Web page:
One of the main words associated with high school is valedictorian. A coveted role in which one person sits on top of the rest of their grade. But what are the parameters by which they decide this role of such importance? Well, that’s a bit of a grey area. According to the Merriam-Webster dictionary, the valedictorian is “the student usually having the highest rank in a graduating class”. The class rank is decided by a compilation of grades earned in high school credit classes, which is supposed to fairly represent your academic achievement, but does it?
The formula to calculate a weighted GPA is fairly simple and uniform in public schools which is entirely the problem. First, one must classify the rigor of the course they’re taking: Regular, Honors, or AP/AICE. Each level of rigor corresponds to a grade point value which is supposed to evaluate one’s performance in a class. Upon factoring in their grades for every class taken and calculating the average, a student has their cumulative weighted GPA.
This GPA follows every student throughout high school and colleges consider it a major factor in their acceptance process. Due to the magnitude of its importance, certain components of the system beckon for change. This change would better define what a student has done and how they compare to their classmates. One change would be the consideration of AP/AICE exam scores. The exam best gauges a student’s knowledge of the subject at hand, therefore it should be factored into the grade point average. For example, one solution could include a .5 grade boost in the class for passing an exam and a further reward for getting an exemplary score.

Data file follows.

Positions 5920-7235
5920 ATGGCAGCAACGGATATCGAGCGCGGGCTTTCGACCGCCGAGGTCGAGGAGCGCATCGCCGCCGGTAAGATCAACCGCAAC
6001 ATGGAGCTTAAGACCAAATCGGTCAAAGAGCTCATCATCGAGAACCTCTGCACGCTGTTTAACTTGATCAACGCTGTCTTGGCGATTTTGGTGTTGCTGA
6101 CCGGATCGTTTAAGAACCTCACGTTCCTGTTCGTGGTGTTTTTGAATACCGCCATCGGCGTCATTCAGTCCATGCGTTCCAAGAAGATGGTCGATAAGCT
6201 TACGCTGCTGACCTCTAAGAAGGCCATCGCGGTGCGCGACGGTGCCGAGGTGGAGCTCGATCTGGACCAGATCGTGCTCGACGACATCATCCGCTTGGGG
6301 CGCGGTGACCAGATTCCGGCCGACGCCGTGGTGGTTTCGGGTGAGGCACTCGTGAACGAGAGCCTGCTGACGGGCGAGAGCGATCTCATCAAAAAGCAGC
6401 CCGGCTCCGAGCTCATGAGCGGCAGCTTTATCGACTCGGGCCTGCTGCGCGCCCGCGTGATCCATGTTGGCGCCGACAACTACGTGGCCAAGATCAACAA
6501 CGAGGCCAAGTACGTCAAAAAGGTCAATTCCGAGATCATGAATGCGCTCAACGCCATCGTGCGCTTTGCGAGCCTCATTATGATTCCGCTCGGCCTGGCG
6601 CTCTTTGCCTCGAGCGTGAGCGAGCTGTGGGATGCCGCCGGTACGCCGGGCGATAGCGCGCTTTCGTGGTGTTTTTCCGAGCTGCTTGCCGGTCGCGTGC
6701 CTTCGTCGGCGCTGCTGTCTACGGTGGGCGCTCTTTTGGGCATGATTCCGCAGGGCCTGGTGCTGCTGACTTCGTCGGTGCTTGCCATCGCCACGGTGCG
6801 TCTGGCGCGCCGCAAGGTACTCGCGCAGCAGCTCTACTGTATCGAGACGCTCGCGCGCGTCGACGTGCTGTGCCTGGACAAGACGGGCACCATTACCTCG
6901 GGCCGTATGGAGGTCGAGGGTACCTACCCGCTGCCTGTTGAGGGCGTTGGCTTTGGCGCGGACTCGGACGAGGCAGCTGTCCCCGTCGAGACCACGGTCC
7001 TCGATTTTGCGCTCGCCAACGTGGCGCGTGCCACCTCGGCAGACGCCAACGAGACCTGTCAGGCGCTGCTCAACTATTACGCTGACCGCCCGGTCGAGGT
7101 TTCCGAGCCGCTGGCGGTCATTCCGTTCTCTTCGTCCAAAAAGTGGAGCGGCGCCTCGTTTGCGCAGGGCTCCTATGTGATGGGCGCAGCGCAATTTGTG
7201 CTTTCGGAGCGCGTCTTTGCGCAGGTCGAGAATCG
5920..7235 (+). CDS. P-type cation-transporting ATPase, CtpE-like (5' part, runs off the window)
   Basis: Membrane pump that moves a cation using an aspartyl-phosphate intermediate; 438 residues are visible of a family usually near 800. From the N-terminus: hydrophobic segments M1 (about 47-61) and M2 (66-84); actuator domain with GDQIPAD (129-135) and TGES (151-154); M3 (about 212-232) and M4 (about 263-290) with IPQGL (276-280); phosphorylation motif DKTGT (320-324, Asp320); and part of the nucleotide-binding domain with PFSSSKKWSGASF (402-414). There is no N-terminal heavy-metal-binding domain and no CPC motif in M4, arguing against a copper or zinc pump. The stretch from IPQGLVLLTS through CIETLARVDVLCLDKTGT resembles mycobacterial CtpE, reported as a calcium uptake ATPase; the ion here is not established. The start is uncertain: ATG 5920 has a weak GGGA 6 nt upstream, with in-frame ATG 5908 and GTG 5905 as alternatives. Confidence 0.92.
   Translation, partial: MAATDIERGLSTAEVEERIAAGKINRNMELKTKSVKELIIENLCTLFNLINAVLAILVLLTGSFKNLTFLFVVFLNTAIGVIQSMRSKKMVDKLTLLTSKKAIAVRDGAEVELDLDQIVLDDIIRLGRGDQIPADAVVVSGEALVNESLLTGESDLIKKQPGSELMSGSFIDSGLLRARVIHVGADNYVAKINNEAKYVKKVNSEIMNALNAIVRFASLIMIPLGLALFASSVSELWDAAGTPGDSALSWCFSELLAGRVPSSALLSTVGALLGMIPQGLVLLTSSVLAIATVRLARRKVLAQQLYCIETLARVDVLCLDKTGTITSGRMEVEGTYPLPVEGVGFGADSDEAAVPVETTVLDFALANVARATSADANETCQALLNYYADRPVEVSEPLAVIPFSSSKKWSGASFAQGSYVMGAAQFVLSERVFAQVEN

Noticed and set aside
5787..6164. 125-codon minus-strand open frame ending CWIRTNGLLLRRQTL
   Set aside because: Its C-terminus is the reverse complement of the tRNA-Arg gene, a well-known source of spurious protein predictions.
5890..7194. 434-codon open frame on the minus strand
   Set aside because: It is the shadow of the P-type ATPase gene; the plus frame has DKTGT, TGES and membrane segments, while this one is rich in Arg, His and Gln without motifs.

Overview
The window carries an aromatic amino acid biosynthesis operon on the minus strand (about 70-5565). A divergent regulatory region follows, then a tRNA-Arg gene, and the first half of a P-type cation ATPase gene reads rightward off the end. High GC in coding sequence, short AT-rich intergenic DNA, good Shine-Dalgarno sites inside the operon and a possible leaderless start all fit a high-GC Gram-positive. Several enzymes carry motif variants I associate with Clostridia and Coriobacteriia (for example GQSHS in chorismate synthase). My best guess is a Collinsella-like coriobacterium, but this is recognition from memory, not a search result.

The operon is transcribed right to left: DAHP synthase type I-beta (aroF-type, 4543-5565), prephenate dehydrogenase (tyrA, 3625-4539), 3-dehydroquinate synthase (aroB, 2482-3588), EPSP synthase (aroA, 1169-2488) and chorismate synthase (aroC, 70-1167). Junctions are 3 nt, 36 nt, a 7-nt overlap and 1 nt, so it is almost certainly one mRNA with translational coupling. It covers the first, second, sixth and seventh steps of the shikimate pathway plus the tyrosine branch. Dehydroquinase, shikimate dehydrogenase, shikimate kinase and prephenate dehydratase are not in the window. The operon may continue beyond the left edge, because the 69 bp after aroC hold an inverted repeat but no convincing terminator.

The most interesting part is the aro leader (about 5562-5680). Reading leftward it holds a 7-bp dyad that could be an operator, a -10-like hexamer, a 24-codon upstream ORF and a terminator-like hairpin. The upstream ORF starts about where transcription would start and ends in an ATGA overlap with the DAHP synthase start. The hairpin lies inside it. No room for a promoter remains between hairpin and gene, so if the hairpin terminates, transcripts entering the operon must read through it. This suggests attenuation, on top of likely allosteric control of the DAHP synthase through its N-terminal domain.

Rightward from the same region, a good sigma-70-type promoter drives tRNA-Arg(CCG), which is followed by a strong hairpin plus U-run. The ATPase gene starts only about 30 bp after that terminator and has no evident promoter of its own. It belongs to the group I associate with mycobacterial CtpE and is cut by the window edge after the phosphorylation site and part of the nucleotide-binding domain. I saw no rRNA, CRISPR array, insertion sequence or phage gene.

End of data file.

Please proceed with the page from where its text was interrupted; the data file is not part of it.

The implied byproducts of this change solve multiple problems. For one, many students find that it is unnecessary to try or show up to an exam which doesn’t give them a college credit they need. By giving a reward to students for performing well, there would be an immediate increase in effort and attendance. Also, the boost would resolve problems concerning grade bumps, as it would compensate for students who barely missed out on a higher letter grade.
Another change would be to more effectively factor in the difficulty of the course. It is inconsiderate to assign the same point value to a class like AICE General Paper and a class like AP Physics AB. One could make this conclusion solely based on the fact that the pass rates are 91% and 44%, respectively. The same goes for dual enrollment. Many dual enrollment classes are relatively easy, however, it is equivalent to an AP/AICE class in school. The lack of variety in the weighted GPA calculation results in an ineffective evaluation of every students’ academic achievement. As a result, the competition for valedictorian is simply a test of who can dual enroll the most classes and perform well in them.
It is essential that every factor is considered in calculating grade point average and class rank. One reason for this is the benefits associated with outperforming one’s classmates. According to the University of Central Florida’s Admissions page, “If you are in the top 10 percent of your high school class within the state of Florida, UCF rewards your academic success with guaranteed admission to the fall, spring, or summer semester.” The same applies to the University of Texas. If acceptance to college is based on GPA, it should be a more delicate process. Also, important roles such as valedictorian, salutatorian, and top 25 class ranks are decided by weighted GPA. These roles can be pivotal for many and change the lives of students.
In conclusion, this generation of students is extremely hardworking and competitive. With that, assessment of knowledge needs to change. Changing the formula for how to calculate weighted GPA would allow for a more fair ranking system and could make the difference for many people in terms of eligibility for scholarships and admittance to college. Some may say that the proposed overhaul to the system is too complicated, but that’s the point. The inconvenience of fixing the system is a small price to pay in comparison to the blood, sweat, and tears that students have contributed over the past decade. As education has evolved and become more competitive, the system hasn’t kept up and now is the time for a change.